The Fields: Our family's journey with foster care

The Fields: Our family's journey with foster care

by: Anna Fields

posted on: Nov 10, 2017

Caleb and I walked into our Core Training Class (a requirement for foster licensing) on a chilly, fall Saturday four years ago. In our mid thirties with a three-year-old little boy, we were excited to love hurting children. We were optimistic about helping vulnerable families and ready to be part of something bigger than ourselves.  But mostly we just wanted to grow our family and felt that adopting through the foster system was our best bet.

We sat down and introduced ourselves in a room full of other eager couples. We talked about our shared dream to adopt and I humble-bragged about my previous work as a social worker at an adoption agency–just so everyone knew I had learned everything there was to learn about this world. I was basically an expert.

As it turns out, God is the only life-expert. My plan to “grow our family” was a simpler, but much less fulfilling, journey than the one we started that day. Instead, the Holy Spirit reached down and grabbed my husband and me at the exact same moment. He spoke to us clearly through one woman and radically changed our hearts and minds about what makes a family. God gave us passion for what He is passionate about.

The woman God used to change our hearts was Sarah. She was invited to speak to our class from a biological parent’s perspective on foster care. Years earlier, Sarah’s children were removed and placed in foster homes because of her drug addiction. Through tears, she shared her shame and broken-heartedness with us, all strangers. We cried with her as she recounted how she’d clawed her way out of addiction and in the process, found Jesus. The unstoppable love she had for her children I recognized as the same love I had for mine. After several years in foster care, her family was restored and Sarah was profoundly redeemed in the most beautiful and grace-filled way.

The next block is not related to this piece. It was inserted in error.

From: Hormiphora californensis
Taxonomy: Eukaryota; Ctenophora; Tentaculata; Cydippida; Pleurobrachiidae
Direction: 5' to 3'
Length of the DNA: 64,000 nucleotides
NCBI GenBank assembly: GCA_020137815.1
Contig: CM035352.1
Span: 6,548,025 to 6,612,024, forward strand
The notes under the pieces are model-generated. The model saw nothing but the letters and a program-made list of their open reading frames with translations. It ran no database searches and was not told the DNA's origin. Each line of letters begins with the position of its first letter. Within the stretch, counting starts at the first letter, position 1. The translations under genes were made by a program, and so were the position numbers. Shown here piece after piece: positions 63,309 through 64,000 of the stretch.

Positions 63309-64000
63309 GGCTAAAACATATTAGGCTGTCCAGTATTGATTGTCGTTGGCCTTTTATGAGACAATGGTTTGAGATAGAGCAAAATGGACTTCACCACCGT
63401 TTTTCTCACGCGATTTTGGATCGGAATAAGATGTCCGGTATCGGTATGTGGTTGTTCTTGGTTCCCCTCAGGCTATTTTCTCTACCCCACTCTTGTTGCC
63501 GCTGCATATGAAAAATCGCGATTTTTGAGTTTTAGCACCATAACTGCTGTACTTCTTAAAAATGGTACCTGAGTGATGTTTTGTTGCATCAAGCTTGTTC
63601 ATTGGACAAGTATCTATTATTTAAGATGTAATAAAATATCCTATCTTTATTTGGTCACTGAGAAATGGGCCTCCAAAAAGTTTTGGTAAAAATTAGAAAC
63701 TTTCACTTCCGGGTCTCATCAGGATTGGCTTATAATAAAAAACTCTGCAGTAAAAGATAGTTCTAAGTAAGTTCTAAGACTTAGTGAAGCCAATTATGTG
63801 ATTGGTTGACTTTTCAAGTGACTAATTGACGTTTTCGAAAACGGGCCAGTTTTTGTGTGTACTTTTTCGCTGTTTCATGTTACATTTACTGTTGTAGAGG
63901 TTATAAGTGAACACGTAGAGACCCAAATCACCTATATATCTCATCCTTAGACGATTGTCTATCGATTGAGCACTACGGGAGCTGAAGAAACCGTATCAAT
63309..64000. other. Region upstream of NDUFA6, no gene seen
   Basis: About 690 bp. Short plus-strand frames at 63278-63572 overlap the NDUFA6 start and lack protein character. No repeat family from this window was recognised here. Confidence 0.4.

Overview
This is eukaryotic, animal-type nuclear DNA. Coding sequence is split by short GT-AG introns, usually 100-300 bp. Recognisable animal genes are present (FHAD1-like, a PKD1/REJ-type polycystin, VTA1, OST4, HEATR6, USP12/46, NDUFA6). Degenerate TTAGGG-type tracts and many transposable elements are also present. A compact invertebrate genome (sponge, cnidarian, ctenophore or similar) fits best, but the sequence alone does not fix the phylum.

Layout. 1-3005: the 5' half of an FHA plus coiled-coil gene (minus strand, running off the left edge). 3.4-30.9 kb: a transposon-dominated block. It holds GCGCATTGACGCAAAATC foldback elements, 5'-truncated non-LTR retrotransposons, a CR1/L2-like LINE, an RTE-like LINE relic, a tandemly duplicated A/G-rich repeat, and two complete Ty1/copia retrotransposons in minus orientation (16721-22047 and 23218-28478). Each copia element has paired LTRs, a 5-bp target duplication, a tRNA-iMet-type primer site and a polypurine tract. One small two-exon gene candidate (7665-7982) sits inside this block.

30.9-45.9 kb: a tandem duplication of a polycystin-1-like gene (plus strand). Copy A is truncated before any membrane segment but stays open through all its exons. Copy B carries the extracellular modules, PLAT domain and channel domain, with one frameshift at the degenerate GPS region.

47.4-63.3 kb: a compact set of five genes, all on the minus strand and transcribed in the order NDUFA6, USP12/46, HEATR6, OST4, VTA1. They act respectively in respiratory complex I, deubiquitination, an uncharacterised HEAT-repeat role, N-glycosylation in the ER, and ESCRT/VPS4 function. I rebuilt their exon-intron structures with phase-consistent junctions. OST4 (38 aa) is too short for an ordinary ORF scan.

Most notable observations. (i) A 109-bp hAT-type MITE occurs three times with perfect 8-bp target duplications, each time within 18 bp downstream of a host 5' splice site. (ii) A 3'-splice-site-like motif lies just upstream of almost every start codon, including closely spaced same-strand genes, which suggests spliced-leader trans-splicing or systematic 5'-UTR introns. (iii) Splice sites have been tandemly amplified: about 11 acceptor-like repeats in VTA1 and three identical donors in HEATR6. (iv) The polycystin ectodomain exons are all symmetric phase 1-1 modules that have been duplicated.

The words she spoke about the foster parents who loved her kids through those difficult years rocked me to my core and it was at that moment that I knew God had called us to be those people: those fearless people who fought for kids to be reconciled to their families rather than assuming they’d be better off in ours.

God convinced us that if we fostered long enough, we eventually would get the opportunity to adopt. And, if we learned to open ourselves up to the potential for pain and loss that comes with caring for any child in need of a loving home, we would be that much closer to living a life that reflects His heart for the orphan, His heart for the broken-hearted, His heart for a hurting world.

In the four years we’ve been foster parents, we have gained a beautiful understanding of grace; this unmerited favor that allows us the privilege of opening our family to hurting kids and their parents. It is a great life; not free from grief or confusion or lack of control. But whose life is really free of those things anyway?

I will not leave you as orphans; I will come to you. John 14:18


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